which preceded it! That God should dispose the hearts of the Egyptians to give to those very Israelites whom they had 30 oppressed, and who were now professedly going three days' journey into the wilderness to sacrifice to the Lord their God, the vessels sacred to the worship of their gods, was a more singular judgment against these gods than he had yet executed. . Nor do we at all find ourselves careful to answer profane scoffers, as to divine honesty, in spoiling the household gods of Egypt. As to the use to which these very idolatrous jewels were applied in the Israelitish worship, we shall be called to speak as we proceed ; as well as to the great thing signified or prefigured by this, which shall be fulfilled, just before the Lord's hosts shall be delivered from spiritual Egypt.
Although we have extended on this subject beyond what is custom, ary with us, yet as we believe the view now given of jewels of gold? has not been, hitherto attended to, we shall take notice, in this place, of a few other passages where the expression oçcurs. In 1 Sam. vi. a transaction is recorded, to which we request our readers to attend particularly... The ark of God had been seven months in the land of tlre „Philistines, which had in consequence been afficted with divine judgments. By advice of the priests and diviners, they were not to send back the ark empty, or spoiled, but to make ten golden images, viz, five golden mice, and five golden emerods, and return them in the ark; ‘peradventure,' said they, he will lighten his hand from off you, • and from off your gods,' &c. Now, in the 8th verse, these golden images of inice and enerods are expressly called jewels of gold. But perhaps the subject is nowhere placed in a more undeniable point of view than in such passages as the following, when the prophets are espressly speaking of the ornaments of the church of God: Thou • hast also taken thy fair jewels of my gold and silver, and madest to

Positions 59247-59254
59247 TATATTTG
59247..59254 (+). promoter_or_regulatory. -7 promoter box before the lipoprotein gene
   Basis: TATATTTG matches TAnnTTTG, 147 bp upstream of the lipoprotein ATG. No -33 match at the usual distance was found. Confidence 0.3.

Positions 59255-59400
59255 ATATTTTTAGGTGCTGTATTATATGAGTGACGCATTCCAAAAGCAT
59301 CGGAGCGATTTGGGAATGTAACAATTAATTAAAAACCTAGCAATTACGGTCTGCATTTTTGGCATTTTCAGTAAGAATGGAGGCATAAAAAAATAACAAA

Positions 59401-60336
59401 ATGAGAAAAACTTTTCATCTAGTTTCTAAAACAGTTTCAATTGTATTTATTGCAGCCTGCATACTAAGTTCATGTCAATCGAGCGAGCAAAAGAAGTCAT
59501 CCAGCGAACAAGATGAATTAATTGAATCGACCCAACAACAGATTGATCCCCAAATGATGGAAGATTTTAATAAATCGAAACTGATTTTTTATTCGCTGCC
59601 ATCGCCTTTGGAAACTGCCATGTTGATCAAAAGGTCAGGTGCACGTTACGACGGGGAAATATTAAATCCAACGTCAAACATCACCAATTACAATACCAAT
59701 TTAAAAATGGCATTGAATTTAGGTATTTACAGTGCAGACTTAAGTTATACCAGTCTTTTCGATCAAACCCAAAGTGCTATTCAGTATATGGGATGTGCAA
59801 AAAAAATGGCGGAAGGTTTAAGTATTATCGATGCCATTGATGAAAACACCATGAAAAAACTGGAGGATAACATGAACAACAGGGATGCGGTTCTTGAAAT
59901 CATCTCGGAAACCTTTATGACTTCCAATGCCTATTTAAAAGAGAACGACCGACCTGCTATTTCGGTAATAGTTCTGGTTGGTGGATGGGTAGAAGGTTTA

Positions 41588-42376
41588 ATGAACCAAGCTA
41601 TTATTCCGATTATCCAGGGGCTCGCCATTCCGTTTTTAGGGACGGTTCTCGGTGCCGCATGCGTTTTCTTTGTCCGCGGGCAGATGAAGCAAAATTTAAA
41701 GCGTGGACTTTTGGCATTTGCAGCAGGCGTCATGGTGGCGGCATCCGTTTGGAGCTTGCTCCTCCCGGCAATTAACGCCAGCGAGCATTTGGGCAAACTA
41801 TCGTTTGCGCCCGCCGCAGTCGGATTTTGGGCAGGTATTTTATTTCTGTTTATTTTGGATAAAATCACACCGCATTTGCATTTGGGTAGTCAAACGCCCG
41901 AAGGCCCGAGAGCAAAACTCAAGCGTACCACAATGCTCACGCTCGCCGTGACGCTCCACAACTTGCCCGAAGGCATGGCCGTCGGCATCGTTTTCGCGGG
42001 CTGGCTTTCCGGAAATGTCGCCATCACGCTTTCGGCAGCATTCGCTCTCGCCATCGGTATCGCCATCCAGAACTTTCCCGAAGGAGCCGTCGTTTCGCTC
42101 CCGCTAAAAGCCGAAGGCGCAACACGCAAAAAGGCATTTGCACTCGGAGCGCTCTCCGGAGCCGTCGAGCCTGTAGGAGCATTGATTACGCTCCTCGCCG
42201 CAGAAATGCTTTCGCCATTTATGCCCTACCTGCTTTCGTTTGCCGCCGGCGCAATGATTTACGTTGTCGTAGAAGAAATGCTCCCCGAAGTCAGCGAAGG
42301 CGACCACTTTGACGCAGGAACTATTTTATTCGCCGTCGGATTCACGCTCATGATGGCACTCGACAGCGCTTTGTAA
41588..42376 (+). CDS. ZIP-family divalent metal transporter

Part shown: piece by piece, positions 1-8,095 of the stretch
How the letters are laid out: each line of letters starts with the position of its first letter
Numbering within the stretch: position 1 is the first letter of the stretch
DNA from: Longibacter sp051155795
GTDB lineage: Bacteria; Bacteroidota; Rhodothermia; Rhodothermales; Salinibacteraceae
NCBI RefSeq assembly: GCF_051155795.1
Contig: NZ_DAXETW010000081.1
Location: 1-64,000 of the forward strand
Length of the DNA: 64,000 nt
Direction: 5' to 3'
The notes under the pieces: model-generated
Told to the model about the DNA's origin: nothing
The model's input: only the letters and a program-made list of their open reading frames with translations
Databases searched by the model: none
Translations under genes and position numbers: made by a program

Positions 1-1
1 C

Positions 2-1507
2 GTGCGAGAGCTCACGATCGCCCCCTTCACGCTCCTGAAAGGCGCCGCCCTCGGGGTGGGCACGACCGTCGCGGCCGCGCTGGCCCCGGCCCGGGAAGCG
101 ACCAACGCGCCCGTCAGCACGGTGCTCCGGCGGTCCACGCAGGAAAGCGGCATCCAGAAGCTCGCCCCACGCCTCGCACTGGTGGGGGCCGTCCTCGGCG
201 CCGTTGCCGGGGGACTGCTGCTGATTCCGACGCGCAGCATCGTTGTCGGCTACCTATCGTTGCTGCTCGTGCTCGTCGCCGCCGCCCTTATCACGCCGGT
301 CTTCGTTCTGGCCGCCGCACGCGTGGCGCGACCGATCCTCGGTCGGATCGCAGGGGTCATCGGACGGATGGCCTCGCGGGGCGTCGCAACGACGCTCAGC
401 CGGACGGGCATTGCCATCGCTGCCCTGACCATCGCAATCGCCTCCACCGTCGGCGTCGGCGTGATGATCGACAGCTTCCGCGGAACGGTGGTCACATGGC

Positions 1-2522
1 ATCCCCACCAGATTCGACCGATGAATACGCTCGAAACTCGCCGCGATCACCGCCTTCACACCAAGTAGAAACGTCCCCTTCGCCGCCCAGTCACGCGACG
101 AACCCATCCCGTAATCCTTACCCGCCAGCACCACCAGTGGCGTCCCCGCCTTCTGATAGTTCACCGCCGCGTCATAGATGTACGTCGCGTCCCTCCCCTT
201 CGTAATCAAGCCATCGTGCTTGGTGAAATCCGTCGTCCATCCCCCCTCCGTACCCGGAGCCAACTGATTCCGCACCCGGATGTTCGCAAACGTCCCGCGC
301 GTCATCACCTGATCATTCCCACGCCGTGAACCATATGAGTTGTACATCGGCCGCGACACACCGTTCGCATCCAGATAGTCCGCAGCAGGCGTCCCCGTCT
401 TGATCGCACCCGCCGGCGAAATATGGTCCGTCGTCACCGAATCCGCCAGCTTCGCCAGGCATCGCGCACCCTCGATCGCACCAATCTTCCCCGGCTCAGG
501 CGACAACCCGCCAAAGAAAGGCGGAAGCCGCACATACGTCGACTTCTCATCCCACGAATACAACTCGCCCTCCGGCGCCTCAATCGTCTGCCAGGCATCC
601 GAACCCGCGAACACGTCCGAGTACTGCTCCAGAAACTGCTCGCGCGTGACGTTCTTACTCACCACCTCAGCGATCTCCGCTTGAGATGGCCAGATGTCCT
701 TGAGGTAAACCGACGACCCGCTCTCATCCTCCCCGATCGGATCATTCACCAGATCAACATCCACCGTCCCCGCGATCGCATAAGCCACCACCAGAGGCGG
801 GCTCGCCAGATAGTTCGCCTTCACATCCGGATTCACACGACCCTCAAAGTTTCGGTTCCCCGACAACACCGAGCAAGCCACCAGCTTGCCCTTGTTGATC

thyself images of men, and committedst whoredom,' &c. Ezek. xvi. 17.
In the 39th verse of same chapter, it is said, ' And I will also give thee into their hand; and they shall throw down thine eminent places, and shall break down thy high places; they shall strip thee
also of thy raiment, clothes, and shall take thy fair jewels, and leave othea naked and bare.' We shall only detain our readers farther to observe, that there was sacred raiment in all idolatrous worship, as well as sacred jewels : these we shall consider more fully in the investiture of the priesthood, and structure of the tabernacle.
It way appear strange to our readers, that we should have considered it necessary to spend so much time on the circumstance of the jead, and now that we are to consider the destruction of the Egyp